It should be noted that, in the case of Kathy Griffin or the Tea Party, language or actions which implies a threat to the sitting US president are investigated by federal officials. Kathy Griffin will face questions from the Secret Service, as well she should.
Those on the liberal side of the political divide like to point out that they police their own in this case, quickly firing or distancing from the offender, instead of spending weeks on stonewalls or deflections. Those on the consesvative side would point out the riots at Berkeley, during staged protests of Ann Coulter’s visit to the campus. Liberals reply that those protests were peaceful, and blame the anti-fascist group, Antifa, for the violence.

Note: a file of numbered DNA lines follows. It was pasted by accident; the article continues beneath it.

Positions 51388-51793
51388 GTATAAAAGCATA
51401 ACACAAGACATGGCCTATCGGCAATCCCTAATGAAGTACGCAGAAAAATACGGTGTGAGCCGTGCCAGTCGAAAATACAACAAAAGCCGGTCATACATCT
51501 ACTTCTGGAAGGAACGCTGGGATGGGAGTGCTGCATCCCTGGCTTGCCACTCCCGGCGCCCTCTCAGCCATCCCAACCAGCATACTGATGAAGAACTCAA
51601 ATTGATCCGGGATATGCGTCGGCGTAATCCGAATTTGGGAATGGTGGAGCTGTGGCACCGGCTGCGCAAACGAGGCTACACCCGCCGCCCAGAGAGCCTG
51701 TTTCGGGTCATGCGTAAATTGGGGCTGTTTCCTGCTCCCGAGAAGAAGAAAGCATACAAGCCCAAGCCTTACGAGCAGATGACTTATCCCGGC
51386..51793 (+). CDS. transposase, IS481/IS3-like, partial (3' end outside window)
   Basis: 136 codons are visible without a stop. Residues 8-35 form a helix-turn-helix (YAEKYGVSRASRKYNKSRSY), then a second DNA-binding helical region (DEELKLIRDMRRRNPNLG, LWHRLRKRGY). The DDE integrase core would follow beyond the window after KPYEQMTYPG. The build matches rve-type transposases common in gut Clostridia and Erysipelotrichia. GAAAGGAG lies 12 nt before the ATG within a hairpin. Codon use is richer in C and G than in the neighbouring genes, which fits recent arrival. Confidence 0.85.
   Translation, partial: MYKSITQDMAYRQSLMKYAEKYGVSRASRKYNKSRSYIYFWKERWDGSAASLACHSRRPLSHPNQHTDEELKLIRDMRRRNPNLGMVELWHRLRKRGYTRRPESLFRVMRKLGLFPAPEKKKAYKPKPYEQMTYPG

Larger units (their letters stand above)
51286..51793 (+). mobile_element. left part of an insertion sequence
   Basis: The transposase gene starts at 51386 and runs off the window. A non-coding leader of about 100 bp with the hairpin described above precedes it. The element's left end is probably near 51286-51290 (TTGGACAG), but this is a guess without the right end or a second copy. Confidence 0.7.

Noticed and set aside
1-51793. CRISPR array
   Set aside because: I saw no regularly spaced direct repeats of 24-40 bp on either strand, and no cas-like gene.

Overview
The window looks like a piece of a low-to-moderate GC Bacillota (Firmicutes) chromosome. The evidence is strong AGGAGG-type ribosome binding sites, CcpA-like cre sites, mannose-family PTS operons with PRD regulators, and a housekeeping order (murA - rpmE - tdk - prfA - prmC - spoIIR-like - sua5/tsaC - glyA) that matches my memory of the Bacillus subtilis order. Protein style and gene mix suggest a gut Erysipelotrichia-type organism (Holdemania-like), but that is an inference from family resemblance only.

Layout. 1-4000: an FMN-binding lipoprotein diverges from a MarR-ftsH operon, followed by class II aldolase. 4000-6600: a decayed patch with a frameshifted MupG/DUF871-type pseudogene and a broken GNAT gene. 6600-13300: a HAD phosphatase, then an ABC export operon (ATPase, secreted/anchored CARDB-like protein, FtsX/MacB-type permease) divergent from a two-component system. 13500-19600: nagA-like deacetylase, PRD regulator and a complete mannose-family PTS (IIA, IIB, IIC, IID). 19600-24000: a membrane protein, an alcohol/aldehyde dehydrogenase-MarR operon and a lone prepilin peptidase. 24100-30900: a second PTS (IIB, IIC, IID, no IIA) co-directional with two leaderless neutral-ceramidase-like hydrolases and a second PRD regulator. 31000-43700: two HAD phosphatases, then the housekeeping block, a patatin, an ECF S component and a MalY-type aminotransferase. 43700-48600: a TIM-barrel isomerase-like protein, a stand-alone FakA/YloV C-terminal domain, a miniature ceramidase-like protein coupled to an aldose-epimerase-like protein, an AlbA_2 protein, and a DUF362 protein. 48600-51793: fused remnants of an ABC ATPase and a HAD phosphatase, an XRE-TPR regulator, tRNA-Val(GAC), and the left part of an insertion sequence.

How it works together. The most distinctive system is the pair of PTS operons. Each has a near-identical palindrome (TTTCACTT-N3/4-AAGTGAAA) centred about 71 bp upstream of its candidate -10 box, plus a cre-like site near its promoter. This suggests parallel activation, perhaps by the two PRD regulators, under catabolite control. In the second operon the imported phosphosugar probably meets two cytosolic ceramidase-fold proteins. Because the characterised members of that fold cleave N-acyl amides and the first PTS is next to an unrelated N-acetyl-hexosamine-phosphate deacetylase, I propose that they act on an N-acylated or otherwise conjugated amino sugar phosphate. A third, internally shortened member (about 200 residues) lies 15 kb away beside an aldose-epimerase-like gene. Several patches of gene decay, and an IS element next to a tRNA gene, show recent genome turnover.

Rising Tide of Violence in American Politics
When an alt-right man in Portland stabbed two men to death for defending a Muslim woman from his tirade, few on the right condemned the attack. To its credit, the Trump White House released a statement of condemnation, saying, “The violent attacks in Portland on Friday are unacceptable. The victims were standing up to hate and intolerance. Our prayers are w/ them.”
Despite that statement, a number of Democrats and media members criticized the president, pointing out Donald Trump normally posts his opinions to Twitter. They saw in the White House press release as an attempt to distance himself from the condemnation, or avoid feedback from more violent-minded supporters.